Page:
The need for nursing assistants and orderlies is projected to rise 5 percent from 2021 to 2031 according to the Bureau of Labor Statistics.
Legislation was reintroduced by U.S. Sens. Mark R. Warner of Virginia and Tim Scott of South Carolina to amend overly restrictive regulations that bar certain senior living facilities from conducting training programs for in-house Certified Nurse Assistants. CNAs assist patients with daily activities.
The Ensuring Seniors’ Access to Quality Care Act would protect seniors by empowering nursing homes to better screen and vet potential employees with access to the National Practitioner Data Bank, a national criminal background check system.
“Seniors are some of the most vulnerable people in our society. As they get older and come to rely on assistance, they deserve quality and compassionate care from professionals who have the adequate experience and temperament,” Warner said. “This legislation will provide senior living facilities with the tools they need to hire staff without sacrificing quality care.”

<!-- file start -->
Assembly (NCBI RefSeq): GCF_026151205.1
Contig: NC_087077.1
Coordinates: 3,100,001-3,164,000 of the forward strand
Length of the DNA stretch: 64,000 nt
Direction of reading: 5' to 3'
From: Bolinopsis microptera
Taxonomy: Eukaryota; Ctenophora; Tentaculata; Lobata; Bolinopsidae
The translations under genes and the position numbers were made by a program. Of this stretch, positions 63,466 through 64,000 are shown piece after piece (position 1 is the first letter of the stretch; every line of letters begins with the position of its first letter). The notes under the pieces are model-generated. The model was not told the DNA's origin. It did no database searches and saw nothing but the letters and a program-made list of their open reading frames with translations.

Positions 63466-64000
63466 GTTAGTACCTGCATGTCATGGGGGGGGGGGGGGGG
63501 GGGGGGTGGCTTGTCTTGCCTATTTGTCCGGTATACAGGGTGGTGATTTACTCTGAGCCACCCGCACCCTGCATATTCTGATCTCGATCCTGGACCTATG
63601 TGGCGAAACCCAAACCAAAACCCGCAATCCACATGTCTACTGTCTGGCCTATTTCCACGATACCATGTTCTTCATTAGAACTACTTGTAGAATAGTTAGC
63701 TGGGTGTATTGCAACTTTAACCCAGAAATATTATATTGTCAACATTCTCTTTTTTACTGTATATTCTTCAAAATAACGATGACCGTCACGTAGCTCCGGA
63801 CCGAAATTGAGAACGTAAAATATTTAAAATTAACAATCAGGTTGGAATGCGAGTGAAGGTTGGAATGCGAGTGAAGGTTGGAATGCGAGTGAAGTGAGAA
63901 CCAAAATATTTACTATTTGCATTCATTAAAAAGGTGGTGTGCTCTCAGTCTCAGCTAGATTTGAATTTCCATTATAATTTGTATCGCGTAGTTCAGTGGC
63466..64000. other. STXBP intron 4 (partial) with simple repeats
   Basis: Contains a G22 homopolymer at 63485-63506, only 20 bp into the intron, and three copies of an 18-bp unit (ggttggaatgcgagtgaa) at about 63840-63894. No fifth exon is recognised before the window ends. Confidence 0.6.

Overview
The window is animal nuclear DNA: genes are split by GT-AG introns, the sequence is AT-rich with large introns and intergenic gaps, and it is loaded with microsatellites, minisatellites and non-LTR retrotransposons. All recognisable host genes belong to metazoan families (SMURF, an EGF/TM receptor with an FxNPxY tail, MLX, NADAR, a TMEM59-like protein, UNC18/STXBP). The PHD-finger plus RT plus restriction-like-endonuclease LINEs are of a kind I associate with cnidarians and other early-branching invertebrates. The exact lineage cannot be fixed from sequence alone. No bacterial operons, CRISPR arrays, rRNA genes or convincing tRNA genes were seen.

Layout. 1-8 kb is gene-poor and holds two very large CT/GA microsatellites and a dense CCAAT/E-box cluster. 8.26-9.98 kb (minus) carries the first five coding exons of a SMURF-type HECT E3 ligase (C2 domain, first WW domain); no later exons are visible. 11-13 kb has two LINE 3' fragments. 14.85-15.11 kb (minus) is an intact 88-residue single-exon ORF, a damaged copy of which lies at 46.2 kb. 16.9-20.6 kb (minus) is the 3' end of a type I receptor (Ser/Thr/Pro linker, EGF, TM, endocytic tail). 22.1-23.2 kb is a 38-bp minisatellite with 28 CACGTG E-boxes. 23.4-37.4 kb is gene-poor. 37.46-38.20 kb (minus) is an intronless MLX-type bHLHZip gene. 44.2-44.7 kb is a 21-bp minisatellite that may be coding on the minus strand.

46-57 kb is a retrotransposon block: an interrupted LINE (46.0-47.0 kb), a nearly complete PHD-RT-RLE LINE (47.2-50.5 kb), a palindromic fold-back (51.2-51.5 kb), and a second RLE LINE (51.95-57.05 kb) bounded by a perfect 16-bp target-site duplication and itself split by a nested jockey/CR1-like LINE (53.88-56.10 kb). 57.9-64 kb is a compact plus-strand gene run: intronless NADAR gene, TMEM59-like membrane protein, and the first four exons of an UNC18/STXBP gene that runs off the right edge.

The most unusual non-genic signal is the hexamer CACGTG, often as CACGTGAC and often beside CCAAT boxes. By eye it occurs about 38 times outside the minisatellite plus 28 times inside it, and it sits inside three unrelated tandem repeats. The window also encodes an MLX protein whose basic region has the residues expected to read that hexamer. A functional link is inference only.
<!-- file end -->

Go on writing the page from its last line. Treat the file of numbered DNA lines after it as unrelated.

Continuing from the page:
The legislation would allow a senior living facility to reinstate its CNA training program if:
- The facility has corrected the deficiency for which the CMP was assessed;
- The deficiency for which the CMP was assessed did not result in an immediate risk to patient safety and is not the result of patient harm resulting from abuse or neglect;
- And the facility has not received a repeat deficiency related to direct patient harm in the preceding two-year period.
“Skilled nursing facilities across the country care for thousands of Americans as they live out their golden years. Ensuring these facilities can hire and train the best caregivers and provide exceptional service to for seniors — at no cost to the taxpayer — is a common sense, life-changing solution for our loved ones,” Scott said.
According to Melissa Green, Chief Clinical Officer of Trio Health Care, LLC, in Hot Springs, VA, and a nursing home operator who has facilities close to neighboring states, access to the NPDB would be extremely beneficial. She experienced an incident when it was revealed that an employee had stolen an identity to work as a nurse. Access to the NPDB would have alerted her to the actual nurse’s identity and that it was stolen.
“It would help prevent bad actors from hopping from state to state,” Green said.